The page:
On the train, Christopher keeps still in an attempt to forget that he is in a train carriage with lots of people. The policeman calls his name and asks him to come with him to meet his father. Christopher doesn't want to go and screams when the policeman tries to touch him. Then the train starts and the policeman is annoyed that he didn't get Christopher off the train in time. They sit down and after a while Christopher goes to the toilet - the policeman tells him he's watching him so he shouldn't try to escape. Near the toilet, Christopher notices a cupboard like one at home, where Christopher used to hide to feel safe. He climbs in and shuts the door. When the train stops at the next station, the policeman frantically looks for Christopher but can't find him - he gets off the train and leaves Christopher behind.
Christopher explains why it is not so surprising that there are humans in the world and that if you think logically you can work out why everything in the world has happened. He uses this as evidence that there is no God.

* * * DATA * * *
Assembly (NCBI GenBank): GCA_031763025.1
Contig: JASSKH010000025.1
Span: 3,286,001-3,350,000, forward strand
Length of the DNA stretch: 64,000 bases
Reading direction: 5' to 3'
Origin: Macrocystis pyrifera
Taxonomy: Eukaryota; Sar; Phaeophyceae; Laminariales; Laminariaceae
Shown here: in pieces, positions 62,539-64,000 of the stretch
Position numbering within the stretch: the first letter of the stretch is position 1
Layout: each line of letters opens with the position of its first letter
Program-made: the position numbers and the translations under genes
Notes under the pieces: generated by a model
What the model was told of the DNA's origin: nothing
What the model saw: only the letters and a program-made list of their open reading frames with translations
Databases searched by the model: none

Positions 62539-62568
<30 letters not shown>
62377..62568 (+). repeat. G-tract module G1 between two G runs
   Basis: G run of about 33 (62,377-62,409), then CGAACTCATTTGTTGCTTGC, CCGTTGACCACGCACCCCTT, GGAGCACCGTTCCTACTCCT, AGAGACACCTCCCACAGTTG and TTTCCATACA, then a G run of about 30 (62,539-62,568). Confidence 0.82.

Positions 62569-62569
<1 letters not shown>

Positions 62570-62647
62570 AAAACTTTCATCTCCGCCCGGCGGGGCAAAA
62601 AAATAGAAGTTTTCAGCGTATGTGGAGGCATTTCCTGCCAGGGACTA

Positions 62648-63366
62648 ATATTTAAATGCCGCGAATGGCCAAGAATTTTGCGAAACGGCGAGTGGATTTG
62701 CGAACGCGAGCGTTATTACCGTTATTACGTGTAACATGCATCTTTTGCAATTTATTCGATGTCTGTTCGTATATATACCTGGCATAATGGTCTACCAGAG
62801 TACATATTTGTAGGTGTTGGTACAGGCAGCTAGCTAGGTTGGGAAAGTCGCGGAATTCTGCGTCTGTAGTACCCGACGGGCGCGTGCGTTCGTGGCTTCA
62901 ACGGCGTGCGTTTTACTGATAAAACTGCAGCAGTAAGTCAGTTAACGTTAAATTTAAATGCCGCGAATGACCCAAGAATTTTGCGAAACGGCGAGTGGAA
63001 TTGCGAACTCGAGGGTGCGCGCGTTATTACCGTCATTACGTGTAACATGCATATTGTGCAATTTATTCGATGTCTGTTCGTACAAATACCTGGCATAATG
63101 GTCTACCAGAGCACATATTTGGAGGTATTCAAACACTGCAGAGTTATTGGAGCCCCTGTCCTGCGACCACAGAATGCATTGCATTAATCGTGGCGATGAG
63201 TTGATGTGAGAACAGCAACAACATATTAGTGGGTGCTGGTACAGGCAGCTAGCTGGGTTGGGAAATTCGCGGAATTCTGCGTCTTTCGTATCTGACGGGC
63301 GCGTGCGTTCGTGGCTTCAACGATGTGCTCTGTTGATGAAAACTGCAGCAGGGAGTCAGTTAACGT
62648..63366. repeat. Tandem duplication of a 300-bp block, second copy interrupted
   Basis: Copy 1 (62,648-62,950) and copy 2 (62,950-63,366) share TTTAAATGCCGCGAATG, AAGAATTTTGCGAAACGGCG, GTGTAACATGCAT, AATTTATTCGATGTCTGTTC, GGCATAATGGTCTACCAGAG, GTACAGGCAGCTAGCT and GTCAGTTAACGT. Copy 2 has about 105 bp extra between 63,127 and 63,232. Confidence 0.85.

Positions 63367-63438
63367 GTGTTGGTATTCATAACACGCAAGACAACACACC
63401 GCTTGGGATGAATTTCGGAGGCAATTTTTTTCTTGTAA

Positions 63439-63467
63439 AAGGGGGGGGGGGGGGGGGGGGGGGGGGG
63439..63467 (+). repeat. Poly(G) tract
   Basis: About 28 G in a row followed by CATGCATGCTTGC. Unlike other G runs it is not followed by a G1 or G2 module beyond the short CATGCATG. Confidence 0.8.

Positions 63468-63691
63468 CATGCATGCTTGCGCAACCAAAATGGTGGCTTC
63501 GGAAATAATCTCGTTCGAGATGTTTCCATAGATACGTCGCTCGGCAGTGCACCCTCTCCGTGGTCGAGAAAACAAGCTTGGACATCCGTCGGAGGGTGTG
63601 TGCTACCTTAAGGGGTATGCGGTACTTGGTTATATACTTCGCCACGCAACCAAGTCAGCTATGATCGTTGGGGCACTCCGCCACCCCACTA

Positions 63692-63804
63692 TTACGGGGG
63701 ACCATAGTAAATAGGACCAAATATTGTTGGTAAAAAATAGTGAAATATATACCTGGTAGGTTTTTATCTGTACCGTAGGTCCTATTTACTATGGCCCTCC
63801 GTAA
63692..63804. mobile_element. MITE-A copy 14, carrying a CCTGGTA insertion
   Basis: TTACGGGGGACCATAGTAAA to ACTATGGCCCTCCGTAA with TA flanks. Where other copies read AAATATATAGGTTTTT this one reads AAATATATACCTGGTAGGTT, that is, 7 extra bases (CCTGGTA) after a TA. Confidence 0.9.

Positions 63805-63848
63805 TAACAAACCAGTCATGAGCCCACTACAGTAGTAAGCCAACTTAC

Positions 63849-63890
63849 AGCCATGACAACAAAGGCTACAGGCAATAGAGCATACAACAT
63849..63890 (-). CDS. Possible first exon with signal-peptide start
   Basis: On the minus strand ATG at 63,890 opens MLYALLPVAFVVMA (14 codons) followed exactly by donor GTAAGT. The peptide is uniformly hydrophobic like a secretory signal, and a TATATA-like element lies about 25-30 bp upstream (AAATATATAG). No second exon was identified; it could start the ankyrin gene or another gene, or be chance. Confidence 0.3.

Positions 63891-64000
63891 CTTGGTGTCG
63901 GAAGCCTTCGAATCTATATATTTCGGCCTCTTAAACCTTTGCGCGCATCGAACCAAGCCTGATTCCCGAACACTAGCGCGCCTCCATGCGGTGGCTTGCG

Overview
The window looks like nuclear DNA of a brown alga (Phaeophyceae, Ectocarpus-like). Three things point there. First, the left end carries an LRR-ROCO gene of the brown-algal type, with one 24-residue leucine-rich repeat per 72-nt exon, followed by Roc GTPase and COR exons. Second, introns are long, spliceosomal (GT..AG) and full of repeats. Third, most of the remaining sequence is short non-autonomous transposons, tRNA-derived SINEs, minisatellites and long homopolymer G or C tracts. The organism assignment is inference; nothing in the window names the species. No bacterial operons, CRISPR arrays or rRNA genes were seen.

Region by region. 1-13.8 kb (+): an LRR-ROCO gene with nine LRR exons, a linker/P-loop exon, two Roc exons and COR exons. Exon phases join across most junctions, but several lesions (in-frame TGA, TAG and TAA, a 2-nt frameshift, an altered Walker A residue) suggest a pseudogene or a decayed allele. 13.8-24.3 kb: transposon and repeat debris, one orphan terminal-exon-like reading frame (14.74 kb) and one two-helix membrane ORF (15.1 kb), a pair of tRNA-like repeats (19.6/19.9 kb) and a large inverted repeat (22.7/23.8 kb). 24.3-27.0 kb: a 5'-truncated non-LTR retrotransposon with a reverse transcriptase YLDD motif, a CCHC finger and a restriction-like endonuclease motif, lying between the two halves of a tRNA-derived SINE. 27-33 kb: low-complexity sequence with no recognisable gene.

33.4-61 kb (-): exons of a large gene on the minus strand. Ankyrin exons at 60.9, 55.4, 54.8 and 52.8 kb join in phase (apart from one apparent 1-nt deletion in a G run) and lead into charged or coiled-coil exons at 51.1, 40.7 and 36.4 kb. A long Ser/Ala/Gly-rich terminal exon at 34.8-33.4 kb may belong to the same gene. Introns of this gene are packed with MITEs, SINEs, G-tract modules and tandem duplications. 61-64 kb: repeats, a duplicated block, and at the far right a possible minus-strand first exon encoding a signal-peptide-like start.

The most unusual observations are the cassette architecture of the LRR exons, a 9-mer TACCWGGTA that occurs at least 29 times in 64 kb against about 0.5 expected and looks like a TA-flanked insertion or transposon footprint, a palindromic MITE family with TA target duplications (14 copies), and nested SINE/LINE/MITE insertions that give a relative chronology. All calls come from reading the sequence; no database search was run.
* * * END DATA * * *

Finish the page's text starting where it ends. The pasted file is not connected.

The train stops. Christopher decides to get off the shelf. The policeman had left and had taken his bag. Christopher gets off the train, and to hide from the noisy station he kneels on the ground for awhile. A man goes to fetch a policeman, and Christopher instead finds his way to the entrance to the London Underground. He watches people for a while from the photobooth in the station to learn how to buy a ticket and insert it into the machine. In the Underground, Christopher moans as the train screeches in, not knowing what was causing the noise - he can do nothing because the sound was hurting so much.
Christopher describes the advertisement on the wall of the train station, because Siobhan had said that he should include descriptions in his story.
Christopher says that you don't need to see new things by going traveling - you just need to look at the earth under a microscope.